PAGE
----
This blog post is sponsored by Acer Education, a partner of EdTechTeam.
“OK, Google”… Can you be my classroom assistant?
Voice Assistant Devices can be useful tools in the classroom. Students can use the devices to check their spelling and mathematics, ask general knowledge questions, and manage their time with reminders. Teachers can use templates to develop custom games and quizzes without writing any code.
Devices such as Amazon Alexa and Apple’s Siri all work in similar ways, but this blog will focus on the Google Assistant with the Google Home Mini device.
Google Assistant can be found in a number of Google products, including Chromebooks. To obtain a Google Home Assistant, they are readily available in a number of stores and online.
NOTE: This blog has been written for a Global Audience – You should always check school, local and national rules before using a device or new service in this classroom. Google Search and Assistant may need to be enabled.
Everyday Uses ~ Inquiries
With a bit of prompting and practice, even young students can use Google Assistant independently. Here are ten prompts you might want to try with your class to get started:
- “Okay Google, spell ________.”
- “Hey Google, what’s ___ x ___?”
- “Okay Google, what’s the capital of ________?”
- “Hey Google, roll a dice.”
- “Okay Google, what should I write my speech about?”
- “Hey Google, how far away is the sun?”
- “Okay Google, tell us a joke.”
- “Hey Google, what are some local theatres?”
- “Okay Google, how long will it take to drive to _____?”
- “Hey Google, what’s the weather forecast?”
If you don’t have a Google Home, you can test this by opening the Google Home app and clicking the speaker icon in the bottom-middle of the screen. You can also use the same Google Assistant icon on a number of products, including Google Search on some devices.
The abilities of Google Assistant can be extended by enabling third-party Actions, in the same way as you might use an app onto your device. You don’t need to download anything special, just ask Google Assistant to ‘talk’ or ‘speak’ to the Action you’d like you to use. You can view all available actions in the directory here.
Some tried and tested third-party Actions to get you started in the classroom are:
Strangest Day Ever – an oral language ‘choose your own adventure’ story appropriate for students of all ages. It encourages students to listen to stories, infer and predict.
Word Problems for Kids – maths word problems in a range of contexts. Ideal for more confident students this Action includes some ‘tricky’ questions encouraging students to listen carefully and think about the problem they are solving.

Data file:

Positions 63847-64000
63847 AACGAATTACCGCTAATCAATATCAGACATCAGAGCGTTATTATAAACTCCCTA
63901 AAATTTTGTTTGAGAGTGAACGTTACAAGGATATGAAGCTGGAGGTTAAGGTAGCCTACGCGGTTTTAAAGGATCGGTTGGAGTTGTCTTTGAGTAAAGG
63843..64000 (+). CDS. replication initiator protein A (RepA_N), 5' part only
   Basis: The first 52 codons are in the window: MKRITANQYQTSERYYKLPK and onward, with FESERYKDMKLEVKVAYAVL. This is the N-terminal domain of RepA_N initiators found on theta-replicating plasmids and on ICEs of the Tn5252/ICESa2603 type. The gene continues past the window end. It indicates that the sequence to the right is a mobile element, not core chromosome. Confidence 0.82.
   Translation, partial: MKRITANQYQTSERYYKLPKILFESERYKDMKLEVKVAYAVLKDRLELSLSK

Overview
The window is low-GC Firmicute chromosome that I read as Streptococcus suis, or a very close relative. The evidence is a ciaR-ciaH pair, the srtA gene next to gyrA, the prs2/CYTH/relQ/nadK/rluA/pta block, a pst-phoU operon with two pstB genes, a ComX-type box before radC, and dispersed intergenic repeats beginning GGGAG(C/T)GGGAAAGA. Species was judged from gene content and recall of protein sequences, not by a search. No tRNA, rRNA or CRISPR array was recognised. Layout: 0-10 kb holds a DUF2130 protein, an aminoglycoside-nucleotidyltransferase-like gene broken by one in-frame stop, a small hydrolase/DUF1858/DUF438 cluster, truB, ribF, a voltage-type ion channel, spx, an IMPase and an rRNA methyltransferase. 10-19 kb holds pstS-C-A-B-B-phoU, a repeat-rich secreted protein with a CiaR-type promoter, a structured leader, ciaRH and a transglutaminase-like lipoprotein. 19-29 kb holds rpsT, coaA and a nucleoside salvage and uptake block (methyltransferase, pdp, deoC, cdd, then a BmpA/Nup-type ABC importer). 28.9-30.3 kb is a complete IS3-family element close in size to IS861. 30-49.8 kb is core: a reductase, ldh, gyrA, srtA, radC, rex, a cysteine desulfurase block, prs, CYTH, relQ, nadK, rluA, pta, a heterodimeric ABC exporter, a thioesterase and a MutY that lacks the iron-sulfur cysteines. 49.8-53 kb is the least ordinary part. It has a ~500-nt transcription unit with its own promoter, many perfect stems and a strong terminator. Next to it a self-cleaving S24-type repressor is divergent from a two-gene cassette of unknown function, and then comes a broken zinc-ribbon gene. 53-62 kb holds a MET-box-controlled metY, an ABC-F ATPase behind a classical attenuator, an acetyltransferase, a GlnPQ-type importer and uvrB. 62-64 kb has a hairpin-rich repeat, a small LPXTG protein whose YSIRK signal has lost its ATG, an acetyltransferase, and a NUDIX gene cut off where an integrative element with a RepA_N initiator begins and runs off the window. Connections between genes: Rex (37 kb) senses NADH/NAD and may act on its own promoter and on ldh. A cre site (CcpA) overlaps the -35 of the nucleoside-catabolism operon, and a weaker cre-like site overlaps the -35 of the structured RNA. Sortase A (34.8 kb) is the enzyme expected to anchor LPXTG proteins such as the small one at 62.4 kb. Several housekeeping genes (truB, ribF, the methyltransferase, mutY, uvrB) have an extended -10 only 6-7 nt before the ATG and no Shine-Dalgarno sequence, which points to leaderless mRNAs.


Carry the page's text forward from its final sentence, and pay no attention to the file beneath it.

Mad Libs – the classic game gives you the phrase and you add in the promoted words to make a silly story. Great as a grammar treat or for reluctant writers.
Teachers and students find Google Assistant to be helpful with classroom organization. Here are a few things to try:
- “Okay Google, add parent-teacher conferences to my calendar.”
- “Hey Google, on Thursday remind me ‘homework is due tomorrow’.”
- “Okay Google, set a timer for 20 minutes.”
- “Hey Google create a list called ‘spelling list 4.’”
→ “Okay Google, add ‘holiday’ to ‘Spelling List 4.”
- “Okay Google, play the clean up song using Spotify.”*
*You’ll need to link your account during setup, or in the Google Home app under ‘Settings’.
Google Home with Google Assistant are great tools for any classroom, but they do a particularly good job supporting students with additional learning needs.
Students can use the device as a reader/writer. They can dictate writing into Notes or Lists, and have it read back to them using commands like ‘Hey Google, create a new note.’ Unlike performing a Google search, students using Assistant on Google Home can check their spelling and access the internet without having to type anything.
For English Language learners, there are plenty of Actions that make practicing conversational English fun and allow them to make mistakes without feeling judged. Google Translate is also available using inquiries like ‘Hey Google, how do you say [phrase] in [language]?’ or ‘Okay Google translate [phrase] into [language].’
Additionally, for students with an audio learning style, or who like to listen to stories (‘Hey Google, tell us a story’), or just have a chat, the device can be a useful stand-in when an adult is not available.
If you would like to learn more about how to set up and customize your device, enroll in our ‘Google Assistant in Education’ online course!
Laura is a teacher and tech coach from New Zealand, with over 7 years of experience in the classroom. In 2019, as her Master’s thesis, she completed the second-biggest study of voice assistant devices in the classroom. Laura has presented and participated in panels on AI in education and works with teachers 1-1 to get them started with Smart Tech in their classrooms. She is a Seesaw Ambassador, Apple Teacher and Google Innovator (#SYD19). You can find her on Twitter @ElleButlerEDU.